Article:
Silent Movie Rule #14: It’s probably better to marry a live woman


The Doll‘s premise is nuts. A man-child needs to marry in order to gain his inheritance. Since romancing a real live woman is just too much bother, he goes to a famous dollmaker and purchases a lifelike automaton to pose as his bride. The only problem? The doll was broken and the inventor’s daughter has taken her place. Our hapless hero soon figures this out when he tries to use her as a coat-rack. Shoulda married a real girl…

German comedienne Ossi Oswalda is an utter charmer as the saucy doll. If you have never seen Miss Oswalda in action, I strongly encourage you to seek out her work.

(Read my full-length review here.)

Availability: Kino has released a beautiful print on DVD and via streaming. Enjoy!

Fun Size Review: The Doll (1919)


Ernst Lubitsch wows again with a surreal bit of comedy concerning a determined bachelor who buys a doll to pose as his wife, thus avoiding actually having to marry. The only problem is that the doll is a live woman, comedy star Ossi Oswalda. So we have a woman posing as a doll posing as a woman. Raucous, joyous and more than a little strange, this early Lubitsch is an unparalleled delight.

[toggler title=”How does it end? (click for a spoiler)” ]Our bachelor finally figures out that Ossi is real and falls in love with her, which is very convenient as they are already married.[/toggler]

If it were a dessert it would be:


Robot and Sprocket Cookies. Who says machines can’t be cute and tasty?

Read my full-length review here.


What do you say to Mommy? Animated GIF


The unexpected benefits of posing as an automaton: You can be as snotty as you like and no one can do anything about it. I mean, what are they going to do? Punish a machine?

Ossi Oswalda is truly delightful in Ernst Lubitsch’s 1919 comedy The Doll. I highly recommend it, especially if you have only seen the darker German offerings of this period. Lubitsch’s saucy offerings will surely delight.


Released both digitally and on DVD by Kino-Lorber and available for purchase in the U.S.

Don’t yell at inanimate objects because, in addition to looking crazy, you may be shocked to discover that “inanimate” can yell back! Animated GIF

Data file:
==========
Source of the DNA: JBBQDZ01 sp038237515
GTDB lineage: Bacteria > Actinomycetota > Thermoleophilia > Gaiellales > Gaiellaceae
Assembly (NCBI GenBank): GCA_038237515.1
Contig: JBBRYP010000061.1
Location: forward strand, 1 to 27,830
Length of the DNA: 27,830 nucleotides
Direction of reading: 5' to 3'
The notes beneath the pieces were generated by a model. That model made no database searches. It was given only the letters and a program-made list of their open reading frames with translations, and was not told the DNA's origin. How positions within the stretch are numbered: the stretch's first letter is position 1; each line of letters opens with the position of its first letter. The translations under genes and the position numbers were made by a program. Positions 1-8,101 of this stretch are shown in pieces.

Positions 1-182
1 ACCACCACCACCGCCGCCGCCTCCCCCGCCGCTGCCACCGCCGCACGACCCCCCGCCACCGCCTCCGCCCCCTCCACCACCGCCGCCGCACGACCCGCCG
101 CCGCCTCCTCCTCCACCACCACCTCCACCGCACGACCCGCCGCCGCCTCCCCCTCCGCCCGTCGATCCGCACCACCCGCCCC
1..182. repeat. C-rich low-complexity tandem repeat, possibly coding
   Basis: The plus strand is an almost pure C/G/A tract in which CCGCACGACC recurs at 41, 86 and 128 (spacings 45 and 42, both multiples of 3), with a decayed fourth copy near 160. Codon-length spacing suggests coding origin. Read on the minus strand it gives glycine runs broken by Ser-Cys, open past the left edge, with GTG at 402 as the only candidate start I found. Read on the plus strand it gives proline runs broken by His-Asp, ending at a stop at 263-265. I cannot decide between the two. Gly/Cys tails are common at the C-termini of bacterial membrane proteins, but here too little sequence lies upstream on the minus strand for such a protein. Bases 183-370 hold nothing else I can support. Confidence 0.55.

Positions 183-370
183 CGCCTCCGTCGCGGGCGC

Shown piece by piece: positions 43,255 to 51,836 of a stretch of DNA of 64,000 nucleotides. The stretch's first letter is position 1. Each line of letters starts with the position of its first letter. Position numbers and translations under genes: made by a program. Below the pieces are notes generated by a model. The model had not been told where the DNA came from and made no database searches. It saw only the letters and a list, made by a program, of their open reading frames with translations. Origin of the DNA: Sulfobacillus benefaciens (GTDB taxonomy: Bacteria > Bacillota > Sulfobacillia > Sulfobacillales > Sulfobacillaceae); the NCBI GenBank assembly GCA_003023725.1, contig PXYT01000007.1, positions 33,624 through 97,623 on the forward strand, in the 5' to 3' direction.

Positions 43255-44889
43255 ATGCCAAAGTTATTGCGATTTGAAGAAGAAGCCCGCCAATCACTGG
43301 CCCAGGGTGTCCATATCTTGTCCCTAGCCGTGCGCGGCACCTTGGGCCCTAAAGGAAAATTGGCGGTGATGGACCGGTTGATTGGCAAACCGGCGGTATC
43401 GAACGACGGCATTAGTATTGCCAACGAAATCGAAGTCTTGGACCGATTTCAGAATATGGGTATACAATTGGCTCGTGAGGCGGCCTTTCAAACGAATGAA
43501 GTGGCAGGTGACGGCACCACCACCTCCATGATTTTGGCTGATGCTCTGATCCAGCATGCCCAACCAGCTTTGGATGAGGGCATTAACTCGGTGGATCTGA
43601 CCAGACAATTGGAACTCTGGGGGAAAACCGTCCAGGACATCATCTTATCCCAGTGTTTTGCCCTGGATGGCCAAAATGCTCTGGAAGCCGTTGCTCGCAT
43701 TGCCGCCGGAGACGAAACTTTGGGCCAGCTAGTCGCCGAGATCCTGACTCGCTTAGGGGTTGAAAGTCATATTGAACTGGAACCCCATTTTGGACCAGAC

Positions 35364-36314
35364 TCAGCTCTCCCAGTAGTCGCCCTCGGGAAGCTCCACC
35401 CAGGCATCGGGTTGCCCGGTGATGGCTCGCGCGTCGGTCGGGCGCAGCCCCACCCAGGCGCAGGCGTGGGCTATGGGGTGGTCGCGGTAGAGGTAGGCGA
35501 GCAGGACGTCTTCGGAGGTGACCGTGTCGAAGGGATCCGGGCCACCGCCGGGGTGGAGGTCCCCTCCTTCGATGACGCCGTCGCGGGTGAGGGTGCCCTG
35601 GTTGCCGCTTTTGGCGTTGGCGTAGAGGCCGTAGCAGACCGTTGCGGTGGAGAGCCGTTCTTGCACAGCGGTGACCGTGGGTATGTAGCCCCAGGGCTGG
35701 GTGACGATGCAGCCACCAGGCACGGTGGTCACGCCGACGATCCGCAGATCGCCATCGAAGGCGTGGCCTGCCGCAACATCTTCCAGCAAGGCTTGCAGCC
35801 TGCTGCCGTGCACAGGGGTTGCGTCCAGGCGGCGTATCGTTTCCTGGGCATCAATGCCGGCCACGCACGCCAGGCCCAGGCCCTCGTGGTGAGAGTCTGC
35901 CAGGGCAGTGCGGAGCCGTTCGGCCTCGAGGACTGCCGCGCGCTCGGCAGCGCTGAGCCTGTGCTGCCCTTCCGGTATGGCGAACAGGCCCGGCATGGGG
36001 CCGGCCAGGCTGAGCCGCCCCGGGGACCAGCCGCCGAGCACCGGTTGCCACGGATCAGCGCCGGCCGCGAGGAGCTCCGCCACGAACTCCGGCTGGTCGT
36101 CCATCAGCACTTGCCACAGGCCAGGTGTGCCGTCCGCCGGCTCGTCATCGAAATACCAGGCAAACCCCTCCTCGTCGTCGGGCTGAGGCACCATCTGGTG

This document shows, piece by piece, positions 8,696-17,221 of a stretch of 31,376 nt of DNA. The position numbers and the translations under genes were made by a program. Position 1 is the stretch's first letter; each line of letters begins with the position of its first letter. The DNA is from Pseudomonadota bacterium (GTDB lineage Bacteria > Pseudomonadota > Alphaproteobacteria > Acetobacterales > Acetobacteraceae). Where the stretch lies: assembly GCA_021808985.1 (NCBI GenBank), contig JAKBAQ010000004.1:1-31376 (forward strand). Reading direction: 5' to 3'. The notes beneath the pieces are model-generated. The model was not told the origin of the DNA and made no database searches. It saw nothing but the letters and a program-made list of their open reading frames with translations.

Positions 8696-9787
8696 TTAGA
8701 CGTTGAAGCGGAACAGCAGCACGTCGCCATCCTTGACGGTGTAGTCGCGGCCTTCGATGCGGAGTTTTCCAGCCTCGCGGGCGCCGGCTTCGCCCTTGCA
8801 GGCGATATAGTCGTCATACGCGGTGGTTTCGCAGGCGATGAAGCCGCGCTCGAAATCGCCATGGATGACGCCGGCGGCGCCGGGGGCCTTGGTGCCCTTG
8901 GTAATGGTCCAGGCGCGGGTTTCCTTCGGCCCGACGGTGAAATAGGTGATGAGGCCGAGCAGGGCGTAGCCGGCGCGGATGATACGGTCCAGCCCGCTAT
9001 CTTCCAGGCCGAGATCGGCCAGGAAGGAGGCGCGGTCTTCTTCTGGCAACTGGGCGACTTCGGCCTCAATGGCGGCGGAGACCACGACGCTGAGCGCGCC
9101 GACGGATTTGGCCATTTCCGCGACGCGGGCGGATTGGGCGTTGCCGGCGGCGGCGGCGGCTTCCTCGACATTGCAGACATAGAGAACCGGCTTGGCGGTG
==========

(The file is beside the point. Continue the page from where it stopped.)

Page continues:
doll-ernst-lubitsch-ossi-oswalda-silent-movie-animated-dont-yell-at-ossiAnother charmer from The Doll. Hermann Thimig thinks that Ossi Oswalda is just a doll and decides to take his frustrations out on her. Bad idea. You do not yell at Ossi. Ever. Poor Hermann does not stand a chance against this petite ball of fire.

I think we can safely say that she won the argument.


Released both digitally and on DVD by Kino-Lorber and available for purchase in the U.S.

The Doll (1919) A Silent Film Review

Ernst Lubitsch directs this fractured fairy tale concerning a coddled young man who wants to avoid marriage at all costs– and he is willing to purchase an elaborate mechanical doll to pose as his wife. Petite charmer Ossi Oswalda co-stars as both the doll and the live girl it was modeled after. When the doll is accidentally broken, Ossi must take its place at the wedding. I can’t possibly imagine anything going wrong with this scenario.
Continue reading “The Doll (1919) A Silent Film Review”

“Always dust her well” Animated GIF


It’s early Lubitsch but his touch is there, right down to the clever intertitles. After all, this is what every father says when he is sending off his only child, right?

Background: In The Doll, dollmaker Hilarius has just inadvertently sold his daughter to a customer. She was taking the place of a broken model for a demonstration but Hermann Thimig was so pleased that he bought the mechanical woman on the spot. Obviously, chaos ensues.


Released both digitally and on DVD by Kino-Lorber and available for purchase in the U.S.

The Oyster Princess (1919) A Silent Film Review

Ossi’s father is the Oyster King of America and she has decided that she deserves nothing less than a  European prince. Nucki is the penniless prince in question but a few cases of mistaken identity later, all plans are in shambles. Hidden amongst the the wacky hijinks is some pointed social commentary courtesy of director Ernst Lubitsch.

Continue reading “The Oyster Princess (1919) A Silent Film Review”